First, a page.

What's in a Name?

 
 
P. J. Connolly began writing for IT publications in 1997 and has a lengthy track record in both news and reviews. Since then, he's built two test labs from scratch and earned a reputation as the nicest skeptic you'll ever meet. Before taking up journalism, P. J. was an IT manager and consultant in San Francisco with a knack for networking the Apple Macintosh, and his love for technology is exceeded only by his contempt for the flavor of the month. Speaking of which, you can follow P. J. on Twitter at pjc415, or drop him an email at pjc@eweek.com.
By P. J. Connolly  |  Posted 2011-07-08 Email Print this article Print
 
 
 
 
 
 
 

Although many organizations have a standard template for naming servers, it wasn't always that way. One of the few perks of being admin was getting to choose a naming convention. In my years in IT, I've seen schemes that used everything from Looney Tunes characters to stars and planets as the basis for naming network devices. I've used Australian animals, birds and trees, and in my most elaborate lab setup, I was using the names of villages near my birthplace to identify domains that were set off by operating system, messaging platform or another function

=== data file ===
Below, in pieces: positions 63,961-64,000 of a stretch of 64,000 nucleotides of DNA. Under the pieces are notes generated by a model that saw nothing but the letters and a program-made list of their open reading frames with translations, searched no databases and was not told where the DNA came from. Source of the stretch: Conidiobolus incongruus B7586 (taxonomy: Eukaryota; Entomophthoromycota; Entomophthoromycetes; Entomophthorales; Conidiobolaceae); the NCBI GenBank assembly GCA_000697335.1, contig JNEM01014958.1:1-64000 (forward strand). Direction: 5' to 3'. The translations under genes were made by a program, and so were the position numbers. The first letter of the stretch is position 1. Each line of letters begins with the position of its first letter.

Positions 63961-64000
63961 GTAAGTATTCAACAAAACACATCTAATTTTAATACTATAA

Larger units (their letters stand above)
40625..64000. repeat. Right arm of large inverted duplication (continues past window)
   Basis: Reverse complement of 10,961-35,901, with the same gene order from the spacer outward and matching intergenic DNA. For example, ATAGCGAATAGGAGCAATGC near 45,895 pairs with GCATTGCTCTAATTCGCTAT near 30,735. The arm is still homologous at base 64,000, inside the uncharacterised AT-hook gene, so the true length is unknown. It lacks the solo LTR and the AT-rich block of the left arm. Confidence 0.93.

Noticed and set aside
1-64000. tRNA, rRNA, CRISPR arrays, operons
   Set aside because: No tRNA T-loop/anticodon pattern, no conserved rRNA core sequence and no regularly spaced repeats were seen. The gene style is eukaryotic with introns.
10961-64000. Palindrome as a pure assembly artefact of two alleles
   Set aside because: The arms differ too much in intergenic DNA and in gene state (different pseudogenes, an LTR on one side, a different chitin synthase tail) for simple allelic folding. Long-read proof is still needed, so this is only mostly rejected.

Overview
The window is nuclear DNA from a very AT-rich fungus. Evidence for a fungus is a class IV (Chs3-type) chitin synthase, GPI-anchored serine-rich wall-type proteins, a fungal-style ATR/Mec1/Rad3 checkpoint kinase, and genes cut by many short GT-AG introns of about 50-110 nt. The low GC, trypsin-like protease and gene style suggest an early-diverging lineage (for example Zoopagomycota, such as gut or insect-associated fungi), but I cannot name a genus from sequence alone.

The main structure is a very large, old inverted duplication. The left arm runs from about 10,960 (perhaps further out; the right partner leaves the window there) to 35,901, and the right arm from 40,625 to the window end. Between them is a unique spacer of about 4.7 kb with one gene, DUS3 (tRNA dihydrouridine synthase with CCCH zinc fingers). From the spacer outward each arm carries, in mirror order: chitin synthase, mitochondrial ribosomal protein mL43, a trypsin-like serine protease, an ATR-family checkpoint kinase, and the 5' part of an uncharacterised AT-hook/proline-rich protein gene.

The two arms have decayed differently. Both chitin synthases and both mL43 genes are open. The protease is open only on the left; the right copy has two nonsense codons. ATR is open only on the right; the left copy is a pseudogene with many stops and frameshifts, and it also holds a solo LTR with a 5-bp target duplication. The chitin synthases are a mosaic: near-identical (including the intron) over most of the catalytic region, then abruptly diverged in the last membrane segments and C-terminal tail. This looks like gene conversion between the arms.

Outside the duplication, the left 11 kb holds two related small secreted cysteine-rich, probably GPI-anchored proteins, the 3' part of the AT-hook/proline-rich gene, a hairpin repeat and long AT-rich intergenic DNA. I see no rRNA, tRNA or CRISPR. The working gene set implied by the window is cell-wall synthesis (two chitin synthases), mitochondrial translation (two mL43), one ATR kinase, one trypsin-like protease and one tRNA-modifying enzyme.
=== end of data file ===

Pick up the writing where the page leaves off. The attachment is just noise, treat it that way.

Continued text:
adam animals

Adam had the burden of coming up with names for all the animals; how do you decide on a naming convention?

I had to name a server this week, and figured that it had better be a good one, since I was going to be referring to it for months, if not years, to come. It took a while, because I couldn't decide if we'd begun a pattern when we set up the new lab infrastructure at the beginning of the year. Ultimately, I found one I liked, and it didn't hurt that nobody else was around to turn up a nose at my choice.

So, what are your most entertaining naming schemes?

 
 
 
 
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